The Getty Celebrates L.A.'s Architectural History

Overdrive, the museum's latest exhibit, showcases Los Angeles' unique and often under-appreciated urban landscape.

Image Courtesy of and © The Luckman Partnership, Inc. | a Salas O'Brien Company This pencil, watercolor and gouache drawing of the LAX Theme Building can be seen at Overdrive: L.A. Constructs the Future, 1940–1990. The exhibit at the J. Paul Getty Museum celebrates Los Angeles’ diverse architectural heritage.

"Gimme Googie Getty!" she cried, swinging through the exhibit that celebrates coffee shops, freeways, the KFC in Koreatown and more. Only in Los Angeles.

And you'll only find it at L.A.'s J. Paul Getty Museum from April 9 to July 21, 2013, during their new exhibit, Overdrive: L.A. Constructs the Future, 1940-1990. It's the first major museum exhibition to showcase the unique environment L.A. built for itself.

It's all a part of the Getty's Pacific Standard Time Presents: Modern Architecture in L.A., which takes a "wide-ranging look at the region's modern architectural heritage, as well as the significant contributions of L.A. architects to national and global developments in architecture." This is the first of 10 exhibitions that will be held in various locations throughout Los Angeles.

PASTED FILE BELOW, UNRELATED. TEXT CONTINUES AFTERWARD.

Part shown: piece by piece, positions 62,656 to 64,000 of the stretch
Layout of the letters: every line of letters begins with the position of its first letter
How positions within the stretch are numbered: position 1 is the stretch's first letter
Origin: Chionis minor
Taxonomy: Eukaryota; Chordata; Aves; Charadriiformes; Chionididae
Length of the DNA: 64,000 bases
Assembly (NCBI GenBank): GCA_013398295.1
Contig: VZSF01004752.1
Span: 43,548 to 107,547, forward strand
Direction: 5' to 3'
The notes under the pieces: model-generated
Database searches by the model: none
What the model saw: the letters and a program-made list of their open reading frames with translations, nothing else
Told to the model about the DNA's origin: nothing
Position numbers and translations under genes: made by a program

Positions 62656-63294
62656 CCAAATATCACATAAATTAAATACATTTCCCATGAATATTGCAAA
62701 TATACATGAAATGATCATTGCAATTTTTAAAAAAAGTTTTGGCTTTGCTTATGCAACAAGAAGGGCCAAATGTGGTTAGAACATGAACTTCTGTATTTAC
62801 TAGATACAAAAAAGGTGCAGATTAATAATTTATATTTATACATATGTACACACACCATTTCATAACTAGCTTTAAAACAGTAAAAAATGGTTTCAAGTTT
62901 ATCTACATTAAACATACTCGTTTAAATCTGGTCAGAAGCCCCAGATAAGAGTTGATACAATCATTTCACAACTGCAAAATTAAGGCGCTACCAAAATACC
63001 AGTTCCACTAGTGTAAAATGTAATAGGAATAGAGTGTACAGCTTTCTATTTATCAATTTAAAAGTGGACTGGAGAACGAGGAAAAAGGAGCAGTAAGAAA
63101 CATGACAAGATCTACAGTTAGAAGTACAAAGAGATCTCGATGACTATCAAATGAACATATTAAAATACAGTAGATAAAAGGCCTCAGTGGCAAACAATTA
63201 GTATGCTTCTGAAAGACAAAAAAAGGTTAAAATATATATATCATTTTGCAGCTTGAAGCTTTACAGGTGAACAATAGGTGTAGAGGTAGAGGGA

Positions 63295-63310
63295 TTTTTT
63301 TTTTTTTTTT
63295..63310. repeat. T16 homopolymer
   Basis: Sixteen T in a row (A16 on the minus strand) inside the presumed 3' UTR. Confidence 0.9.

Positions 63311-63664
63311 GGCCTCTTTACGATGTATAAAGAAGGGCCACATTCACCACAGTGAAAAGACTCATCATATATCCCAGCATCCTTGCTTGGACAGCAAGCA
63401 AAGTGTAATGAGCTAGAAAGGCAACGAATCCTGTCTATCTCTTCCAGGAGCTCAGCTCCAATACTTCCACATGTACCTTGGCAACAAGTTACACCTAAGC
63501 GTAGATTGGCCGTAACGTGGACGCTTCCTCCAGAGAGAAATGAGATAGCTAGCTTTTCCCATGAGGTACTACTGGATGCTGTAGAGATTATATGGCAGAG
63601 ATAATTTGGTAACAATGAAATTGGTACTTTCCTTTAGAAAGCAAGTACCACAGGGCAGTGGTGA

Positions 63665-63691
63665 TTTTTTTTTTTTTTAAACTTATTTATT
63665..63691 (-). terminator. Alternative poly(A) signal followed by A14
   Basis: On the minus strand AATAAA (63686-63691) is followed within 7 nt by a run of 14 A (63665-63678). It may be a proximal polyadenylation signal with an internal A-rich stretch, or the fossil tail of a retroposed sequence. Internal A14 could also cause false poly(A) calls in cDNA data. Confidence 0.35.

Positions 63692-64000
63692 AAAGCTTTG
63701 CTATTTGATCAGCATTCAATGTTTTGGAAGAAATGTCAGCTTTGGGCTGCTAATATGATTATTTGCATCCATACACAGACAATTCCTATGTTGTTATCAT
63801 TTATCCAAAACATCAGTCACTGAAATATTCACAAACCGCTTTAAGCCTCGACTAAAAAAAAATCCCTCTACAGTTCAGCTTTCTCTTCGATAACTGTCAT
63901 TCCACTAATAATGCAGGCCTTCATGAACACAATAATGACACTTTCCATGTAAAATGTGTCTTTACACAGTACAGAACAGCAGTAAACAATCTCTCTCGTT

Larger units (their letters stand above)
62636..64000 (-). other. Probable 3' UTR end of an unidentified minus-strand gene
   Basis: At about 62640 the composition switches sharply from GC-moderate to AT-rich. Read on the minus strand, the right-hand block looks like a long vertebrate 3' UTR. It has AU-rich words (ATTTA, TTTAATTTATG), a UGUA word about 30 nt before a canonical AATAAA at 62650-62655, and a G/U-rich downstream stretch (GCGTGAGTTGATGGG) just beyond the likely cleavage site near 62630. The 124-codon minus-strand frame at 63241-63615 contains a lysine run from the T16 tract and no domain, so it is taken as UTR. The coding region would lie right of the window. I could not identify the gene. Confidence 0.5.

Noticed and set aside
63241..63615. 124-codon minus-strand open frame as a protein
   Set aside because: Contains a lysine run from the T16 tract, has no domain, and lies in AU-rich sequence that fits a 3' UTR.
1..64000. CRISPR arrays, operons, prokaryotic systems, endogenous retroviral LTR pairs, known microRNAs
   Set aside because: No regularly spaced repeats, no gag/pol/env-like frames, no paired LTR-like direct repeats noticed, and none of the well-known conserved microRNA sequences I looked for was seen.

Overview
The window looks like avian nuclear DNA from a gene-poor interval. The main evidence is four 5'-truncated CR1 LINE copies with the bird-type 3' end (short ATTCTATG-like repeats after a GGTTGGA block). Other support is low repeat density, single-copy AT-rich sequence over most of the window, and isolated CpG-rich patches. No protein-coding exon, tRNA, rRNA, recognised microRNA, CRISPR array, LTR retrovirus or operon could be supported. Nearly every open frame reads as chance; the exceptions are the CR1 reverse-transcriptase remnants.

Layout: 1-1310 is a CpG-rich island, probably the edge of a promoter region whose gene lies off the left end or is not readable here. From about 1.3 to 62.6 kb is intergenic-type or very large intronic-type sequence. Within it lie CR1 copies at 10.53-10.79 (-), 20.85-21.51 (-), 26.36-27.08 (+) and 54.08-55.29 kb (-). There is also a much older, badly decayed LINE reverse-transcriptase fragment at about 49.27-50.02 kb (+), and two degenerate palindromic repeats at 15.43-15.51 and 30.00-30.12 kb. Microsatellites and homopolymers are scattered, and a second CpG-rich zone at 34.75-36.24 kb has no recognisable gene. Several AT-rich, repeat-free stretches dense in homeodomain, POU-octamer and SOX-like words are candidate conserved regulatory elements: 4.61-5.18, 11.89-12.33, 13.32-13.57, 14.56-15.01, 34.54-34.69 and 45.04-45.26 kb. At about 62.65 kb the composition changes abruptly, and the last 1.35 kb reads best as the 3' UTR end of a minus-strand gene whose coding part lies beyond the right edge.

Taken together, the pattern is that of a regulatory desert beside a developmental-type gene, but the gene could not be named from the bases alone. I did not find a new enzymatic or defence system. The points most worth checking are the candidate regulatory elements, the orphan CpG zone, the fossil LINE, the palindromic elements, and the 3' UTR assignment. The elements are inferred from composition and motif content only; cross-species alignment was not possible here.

Overdrive uses photographs, architectural drawings, models, films, digital displays and contemporary art to celebrate the often under-appreciated features of L.A.'s unique metropolis.

Wim de Wit, head of the Department of Architecture and Contemporary Art at the Getty Research Institute and one of the curators of the exhibition, says, "The exhibition will demonstrate that despite its infamous reputation as a chaotic, unplanned accident, Los Angeles has long been a laboratory for cutting-edge innovation and planning in architecture and design."

If you've ever passed by an L.A. building and thought, "Wow, that is so cool! I wonder what the story is behind it?" you'll probably be able to find out all about it in this exhibit, guaranteed to cultivate Angeleno pride.

Admission to the exhibit is free, but parking is $15. For hours and other details, visit http://www.getty.edu/visit/.


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